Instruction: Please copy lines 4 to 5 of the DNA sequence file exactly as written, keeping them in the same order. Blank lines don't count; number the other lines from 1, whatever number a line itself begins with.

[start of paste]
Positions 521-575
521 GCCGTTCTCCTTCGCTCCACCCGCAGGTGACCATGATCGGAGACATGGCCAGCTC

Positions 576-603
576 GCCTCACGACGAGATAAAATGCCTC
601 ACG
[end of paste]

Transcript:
576 GCCTCACGACGAGATAAAATGCCTC
601 ACG